Twitter is not a public sphere. It should neither be the subject of hope for the renewal of democracy and publication, nor the cause of concerns about violence and riots. What should first and foremost concern us is inequality in society and how to alleviate inequality. Habermass notion of the public sphere has not primarily been about the media, but about the creation of a concept that allows the criticism of structures that lack public concerns about common goods and limit the availability of the commons for all people. Social media do not cause revolutions or protests. They are embedded into contradictions and the power structures of contemporary society. This also means that in society, in which these media are prevalent, they are not completely unimportant in situations of uproar and revolution. Social media have contradictory characteristics in contradictory societies: they do not necessarily and automatically support/amplify or dampen/limit rebellions, but rather pose contradictory potentials that stand in contradiction with influences by the state, ideology, capitalism and other media.

Contemporary societies are today experiencing highly damaged common goods and services as the result of decades of neoliberalism. The result has been a global crisis of capitalism that allows us to also think about the possibility of strengthening the commons. Strengthening the commons requires common struggle, which also involves, among other things, common communication. The struggle for a commons-based society that overcomes neoliberalism should also be the struggle for communication commons. The stratified structures of Twitter are an expression of the limits of the public sphere. Another society is possible. Is another Twitter possible?

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Social Media: A Critical Introduction


For critically understanding Twitter, it is useful to engage with works by Jrgen Habermas and debates about Twitters role in politics. Habermas, Jrgen. 1989. The structural transformation of the public sphere. Cambridge, MA: MIT Press. Jeffrey, Stuart. 2010. A rare interview with Jrgen Habermas. Financial Times Online, April 30, 2010. There are many myths about Habermass famous book The Structural Transformation of the Public Sphere. I therefore recommend that you read the entire book in order to understand its content and the notion of the public sphere. Ask yourself: What is the public sphere according to Habermas? How has it developed historically? What are characteristics and limits of the bourgeois public sphere? How is the notion of the public sphere connected to Karl Marxs thinking? What does Habermas mean by refeudalization of the public sphere? Think of social media in contemporary politics and society: which aspects of political communication, limits of the public sphere and refeudalization are there? Try to find examples. How do you interpret the fact that a fake Habermas posted about the public sphere on Twitter under Habermass name and caused some irritation? What are the implications for the public sphere? Morozov, Evgeny. 2009. The brave new world of slacktivism. http://neteffect.foreignpolicy. com/posts/2009/05/19/the_brave_new_world_of_slacktivism, accessed on July 3, 2013. Gladwell, Malcolm. 2010. Small change. Why the revolution will not be tweeted. The New Yorker, October: 4249. Morozov, Evgeny. 2010. The net delusion: How not to liberate the world. London: Allen Lane. Chapter 7: Why Kierkegard hates slacktivism. Shirky, Clay. 2011. The political power of social media. Foreign Affairs 90 (1): 2841. Gladwell, Malcolm and Clay Shirky. 2011. From innovation to revolution: Do social media make protests possible? Foreign Affairs 90 (2): 153154.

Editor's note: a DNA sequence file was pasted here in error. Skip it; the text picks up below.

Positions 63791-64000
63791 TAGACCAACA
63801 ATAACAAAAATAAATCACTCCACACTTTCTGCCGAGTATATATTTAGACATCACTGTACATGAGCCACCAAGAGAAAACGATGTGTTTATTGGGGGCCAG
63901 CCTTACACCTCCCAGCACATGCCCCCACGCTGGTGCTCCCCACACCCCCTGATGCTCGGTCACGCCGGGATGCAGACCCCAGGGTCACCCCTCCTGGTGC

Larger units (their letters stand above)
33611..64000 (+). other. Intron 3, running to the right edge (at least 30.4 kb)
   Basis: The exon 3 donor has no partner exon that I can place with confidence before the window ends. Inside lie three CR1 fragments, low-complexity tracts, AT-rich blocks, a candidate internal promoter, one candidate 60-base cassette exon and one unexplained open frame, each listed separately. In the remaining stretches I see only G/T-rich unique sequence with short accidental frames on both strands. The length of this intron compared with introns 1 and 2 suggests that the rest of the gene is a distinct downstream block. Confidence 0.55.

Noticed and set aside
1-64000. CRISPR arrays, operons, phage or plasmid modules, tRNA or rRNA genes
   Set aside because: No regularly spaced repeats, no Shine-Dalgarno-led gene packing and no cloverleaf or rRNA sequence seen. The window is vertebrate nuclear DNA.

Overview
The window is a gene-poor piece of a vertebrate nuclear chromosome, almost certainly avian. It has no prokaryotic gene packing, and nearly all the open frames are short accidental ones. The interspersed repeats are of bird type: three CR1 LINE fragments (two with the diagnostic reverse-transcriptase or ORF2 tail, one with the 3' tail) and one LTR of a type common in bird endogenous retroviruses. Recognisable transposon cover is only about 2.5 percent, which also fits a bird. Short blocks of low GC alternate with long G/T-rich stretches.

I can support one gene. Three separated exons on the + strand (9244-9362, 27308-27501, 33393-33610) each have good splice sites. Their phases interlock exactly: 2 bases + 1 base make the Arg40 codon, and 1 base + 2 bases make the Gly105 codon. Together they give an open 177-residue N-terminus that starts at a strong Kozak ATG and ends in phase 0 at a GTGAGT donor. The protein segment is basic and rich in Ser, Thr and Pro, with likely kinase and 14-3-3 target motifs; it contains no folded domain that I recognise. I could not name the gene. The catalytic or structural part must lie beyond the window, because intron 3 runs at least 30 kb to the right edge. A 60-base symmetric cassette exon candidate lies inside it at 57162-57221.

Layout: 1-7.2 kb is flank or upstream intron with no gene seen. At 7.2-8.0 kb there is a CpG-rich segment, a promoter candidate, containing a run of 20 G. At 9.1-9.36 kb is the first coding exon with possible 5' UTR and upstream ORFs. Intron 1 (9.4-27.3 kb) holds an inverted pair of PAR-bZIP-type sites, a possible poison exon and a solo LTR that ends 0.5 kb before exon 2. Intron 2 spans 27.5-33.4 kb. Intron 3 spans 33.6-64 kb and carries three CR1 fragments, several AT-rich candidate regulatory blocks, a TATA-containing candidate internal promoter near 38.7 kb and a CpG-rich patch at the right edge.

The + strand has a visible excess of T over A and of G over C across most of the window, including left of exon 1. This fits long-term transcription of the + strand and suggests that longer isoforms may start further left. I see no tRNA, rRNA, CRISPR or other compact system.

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Recommended Reading


These readings focus on a debate between Clay Shirky, Malcolm Gladwell and Evgeny Morozov concerning the question of whether digital media help to liberate the world and strengthen democracy or not. Summarize and compare the basic arguments of Shirky, Gladwell and Morozov about social medias role in politics. Try to find logical, theoretical and empirical evidence to describe what the relationship between social media, politics and protests looks like. Identify Twitter hashtags for a current political event and a current entertainment event. Observe, collect and store all postings for these two hashtags for one day. Conduct a content and discourse analysis that focuses on the topics of discussion and their frequency, the interactivity of the tweets (the degree of re-tweeting/information/communication), the overall number of tweets, the number of participants, the number of postings per participant and the share of tweets for each participant in the total number of tweets, the use of emoticons, abbreviations and affects. If there are disagreements, how are they expressed? Are these disagreements further discussed? Observe also how the number of followers of the most active participants changes during the day. How many new followers does s/he gain? Interpret the results of your small study in the light of Habermass public sphere theory.